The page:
• Reading is fast (parallelizable)
      • But requires a lease
    • Master server is required for all reads and writes
  • 40. MogileFS – OMG Files
    • Developed by Danga / SixApart
    • Open source
    • Designed for scalable web app storage
  • 41. MogileFS – OMG Files
    • Single metadata store (MySQL)
      • MySQL Cluster avoids SPF
    • Multiple ‘tracker’ nodes locate files
    • Multiple ‘storage’ nodes store files
  • 42. MogileFS – OMG Files Tracker Tracker MySQL
  • 43. MogileFS – OMG Files
    • Replication of file ‘classes’ happens transparently
    • Storage nodes are not mirrored – replication is piecemeal
    • Reading and writing go through trackers, but are performed directly upon storage nodes
  • 44. Flickr File System
    • Developed by Flickr
    • Proprietary
    • Designed for very large scalable web app storage
  • 45. Flickr File System
    • No metadata store
      • Deal with it yourself
    • Multiple ‘StorageMaster’ nodes
    • Multiple storage nodes with virtual volumes
  • 46. Flickr File System SM SM SM
  • 47. Flickr File System
    • Metadata stored by app
      • Just a virtual volume number
      • App chooses a path
    • Virtual nodes are mirrored
      • Locally and remotely
    • Reading is done directly from nodes
  • 48. Flickr File System
    • StorageMaster nodes only used for write operations
    • Reading and writing can scale separately
  • 49. Amazon S3
    • A big disk in the sky
    • Multiple ‘buckets’
    • Files have user-defined keys
    • Data + metadata
  • 50. Amazon S3 Servers Amazon
  • 51. Amazon S3 Servers Amazon Users
  • 52. The cost
    • Fixed price, by the GB
    • Store: $0.15 per GB per month
    • Serve: $0.20 per GB
  • 53. The cost S3
  • 54. The cost S3 Regular Bandwidth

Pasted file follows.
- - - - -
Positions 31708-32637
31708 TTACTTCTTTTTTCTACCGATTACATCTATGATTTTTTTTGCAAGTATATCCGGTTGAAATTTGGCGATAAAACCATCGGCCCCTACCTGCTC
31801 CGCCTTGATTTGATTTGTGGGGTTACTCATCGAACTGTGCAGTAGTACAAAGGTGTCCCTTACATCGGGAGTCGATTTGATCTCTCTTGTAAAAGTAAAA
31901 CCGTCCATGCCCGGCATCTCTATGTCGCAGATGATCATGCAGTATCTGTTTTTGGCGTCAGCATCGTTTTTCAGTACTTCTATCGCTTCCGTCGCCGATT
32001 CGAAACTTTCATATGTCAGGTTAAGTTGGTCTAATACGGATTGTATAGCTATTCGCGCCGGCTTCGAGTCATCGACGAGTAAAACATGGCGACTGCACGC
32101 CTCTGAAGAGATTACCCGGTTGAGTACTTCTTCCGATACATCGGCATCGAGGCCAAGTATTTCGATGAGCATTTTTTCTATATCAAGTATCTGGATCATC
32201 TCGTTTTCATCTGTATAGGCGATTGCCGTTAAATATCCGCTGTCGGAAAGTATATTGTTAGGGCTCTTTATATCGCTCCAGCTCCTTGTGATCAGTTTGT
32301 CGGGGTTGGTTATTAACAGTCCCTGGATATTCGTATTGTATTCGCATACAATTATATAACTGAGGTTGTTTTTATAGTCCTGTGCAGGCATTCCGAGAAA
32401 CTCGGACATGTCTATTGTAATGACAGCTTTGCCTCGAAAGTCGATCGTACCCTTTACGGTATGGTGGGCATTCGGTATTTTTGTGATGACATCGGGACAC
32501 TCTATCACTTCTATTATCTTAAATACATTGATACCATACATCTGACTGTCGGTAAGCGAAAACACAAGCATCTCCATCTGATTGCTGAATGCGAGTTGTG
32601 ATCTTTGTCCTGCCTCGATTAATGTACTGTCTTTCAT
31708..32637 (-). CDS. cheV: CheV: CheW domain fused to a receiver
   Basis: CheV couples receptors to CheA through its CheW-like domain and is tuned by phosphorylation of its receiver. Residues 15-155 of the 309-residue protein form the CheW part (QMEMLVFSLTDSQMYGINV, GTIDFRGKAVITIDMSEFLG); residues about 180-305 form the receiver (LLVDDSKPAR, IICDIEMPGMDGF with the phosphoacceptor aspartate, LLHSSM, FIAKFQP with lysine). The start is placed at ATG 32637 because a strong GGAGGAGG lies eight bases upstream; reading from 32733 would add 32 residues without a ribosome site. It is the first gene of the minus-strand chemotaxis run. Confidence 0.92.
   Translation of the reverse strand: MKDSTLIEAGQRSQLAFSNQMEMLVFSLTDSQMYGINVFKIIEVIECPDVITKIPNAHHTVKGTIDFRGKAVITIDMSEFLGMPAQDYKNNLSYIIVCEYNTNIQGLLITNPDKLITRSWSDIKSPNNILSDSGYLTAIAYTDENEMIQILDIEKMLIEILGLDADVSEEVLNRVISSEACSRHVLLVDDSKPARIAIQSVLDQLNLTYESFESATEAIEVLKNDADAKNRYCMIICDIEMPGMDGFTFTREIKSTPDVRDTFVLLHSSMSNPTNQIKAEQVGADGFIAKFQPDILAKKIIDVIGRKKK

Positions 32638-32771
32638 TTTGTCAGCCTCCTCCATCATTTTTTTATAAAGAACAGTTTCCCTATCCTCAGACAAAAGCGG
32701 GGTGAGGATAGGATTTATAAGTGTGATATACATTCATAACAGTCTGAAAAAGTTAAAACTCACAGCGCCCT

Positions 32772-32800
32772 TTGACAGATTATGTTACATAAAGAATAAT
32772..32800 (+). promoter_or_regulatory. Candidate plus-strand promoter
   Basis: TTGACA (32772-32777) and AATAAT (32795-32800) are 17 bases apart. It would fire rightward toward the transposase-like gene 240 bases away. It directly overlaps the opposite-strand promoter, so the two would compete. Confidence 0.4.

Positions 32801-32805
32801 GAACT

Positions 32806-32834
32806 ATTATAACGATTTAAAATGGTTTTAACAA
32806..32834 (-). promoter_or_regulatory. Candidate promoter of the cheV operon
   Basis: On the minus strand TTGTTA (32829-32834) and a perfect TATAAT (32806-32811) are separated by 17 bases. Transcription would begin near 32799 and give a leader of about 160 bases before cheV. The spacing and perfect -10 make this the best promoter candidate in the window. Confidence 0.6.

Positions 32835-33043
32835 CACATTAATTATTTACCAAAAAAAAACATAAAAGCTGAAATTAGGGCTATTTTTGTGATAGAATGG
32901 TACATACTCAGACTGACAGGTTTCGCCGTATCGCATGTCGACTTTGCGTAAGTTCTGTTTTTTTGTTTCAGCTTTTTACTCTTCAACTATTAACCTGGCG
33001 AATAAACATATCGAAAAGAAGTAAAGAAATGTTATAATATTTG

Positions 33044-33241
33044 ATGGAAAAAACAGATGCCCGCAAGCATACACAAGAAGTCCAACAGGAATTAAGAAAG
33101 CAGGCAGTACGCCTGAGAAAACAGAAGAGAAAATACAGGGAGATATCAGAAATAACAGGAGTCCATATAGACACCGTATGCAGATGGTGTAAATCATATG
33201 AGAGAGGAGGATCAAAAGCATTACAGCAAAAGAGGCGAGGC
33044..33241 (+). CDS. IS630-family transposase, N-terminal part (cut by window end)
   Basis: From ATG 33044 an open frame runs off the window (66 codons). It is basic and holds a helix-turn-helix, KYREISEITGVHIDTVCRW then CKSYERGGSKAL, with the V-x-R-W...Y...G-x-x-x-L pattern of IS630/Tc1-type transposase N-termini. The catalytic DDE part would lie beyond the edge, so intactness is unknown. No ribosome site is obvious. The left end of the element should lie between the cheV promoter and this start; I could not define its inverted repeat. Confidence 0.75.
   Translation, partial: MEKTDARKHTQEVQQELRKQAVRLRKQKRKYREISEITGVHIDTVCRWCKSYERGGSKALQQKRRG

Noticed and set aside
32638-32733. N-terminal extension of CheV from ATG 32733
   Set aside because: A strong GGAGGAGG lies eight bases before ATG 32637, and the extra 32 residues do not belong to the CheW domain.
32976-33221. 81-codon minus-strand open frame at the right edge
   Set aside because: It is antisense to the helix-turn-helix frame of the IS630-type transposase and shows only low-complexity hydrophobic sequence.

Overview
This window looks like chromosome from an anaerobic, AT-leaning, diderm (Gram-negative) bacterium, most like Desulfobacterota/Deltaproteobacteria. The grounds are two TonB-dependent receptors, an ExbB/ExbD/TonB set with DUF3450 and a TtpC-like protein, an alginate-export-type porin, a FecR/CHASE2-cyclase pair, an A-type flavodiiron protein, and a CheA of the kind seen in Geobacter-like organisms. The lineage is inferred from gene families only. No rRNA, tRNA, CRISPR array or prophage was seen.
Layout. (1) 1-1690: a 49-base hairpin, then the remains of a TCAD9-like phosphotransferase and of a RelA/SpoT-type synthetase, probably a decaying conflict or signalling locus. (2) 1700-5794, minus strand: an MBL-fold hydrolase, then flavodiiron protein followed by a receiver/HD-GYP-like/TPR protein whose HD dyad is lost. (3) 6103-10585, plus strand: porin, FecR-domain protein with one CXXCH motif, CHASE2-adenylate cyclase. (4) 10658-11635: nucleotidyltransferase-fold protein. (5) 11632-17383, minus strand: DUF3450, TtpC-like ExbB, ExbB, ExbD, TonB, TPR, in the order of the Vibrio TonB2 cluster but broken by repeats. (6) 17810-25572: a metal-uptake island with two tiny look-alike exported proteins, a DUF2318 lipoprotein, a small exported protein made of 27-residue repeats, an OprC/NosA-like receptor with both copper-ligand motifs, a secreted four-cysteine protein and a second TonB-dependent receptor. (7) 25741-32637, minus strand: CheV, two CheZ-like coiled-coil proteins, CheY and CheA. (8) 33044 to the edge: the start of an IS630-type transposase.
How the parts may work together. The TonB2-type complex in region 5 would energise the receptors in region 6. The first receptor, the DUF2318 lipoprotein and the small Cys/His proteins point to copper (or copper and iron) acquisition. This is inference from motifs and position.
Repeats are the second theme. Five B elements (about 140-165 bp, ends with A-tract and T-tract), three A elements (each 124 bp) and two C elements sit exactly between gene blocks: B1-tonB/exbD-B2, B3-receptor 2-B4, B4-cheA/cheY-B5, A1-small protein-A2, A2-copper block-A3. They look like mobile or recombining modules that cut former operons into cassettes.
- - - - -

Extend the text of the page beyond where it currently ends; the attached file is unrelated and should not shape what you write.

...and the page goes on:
• 55. End costs
    • ~$2k to store 1TB for a year
    • ~$63 a month for 1Mb
    • ~$65k a month for 1Gb
  • 56. Serving
  • 57. Serving files
    • Serving files is easy!
    Apache Disk
  • 58. Serving files
    • Scaling is harder
    Apache Disk Apache Disk Apache Disk
  • 59. Serving files
    • This doesn’t scale well
    • Primary storage is expensive
      • And takes a lot of space
    • In many systems, we only access a small number of files most of the time
  • 60. Caching
    • Insert caches between the storage and serving nodes
    • Cache frequently accessed content to reduce reads on the storage nodes
    • Software (Squid, mod_cache)
    • Hardware (Netcache, Cacheflow)
  • 61. Why it works
    • Keep a smaller working set
    • Use faster hardware
      • Lots of RAM
      • SCSI
      • Outer edge of disks (ZCAV)
    • Use more duplicates
      • Cheaper, since they’re smaller
  • 62. Two models
    • Layer 4
      • ‘Simple’ balanced cache
      • Objects in multiple caches
      • Good for few objects requested many times
    • Layer 7
      • URL balances cache
      • Objects in a single cache
      • Good for many objects requested a few times
  • 63. Replacement policies
    • LRU – Least recently used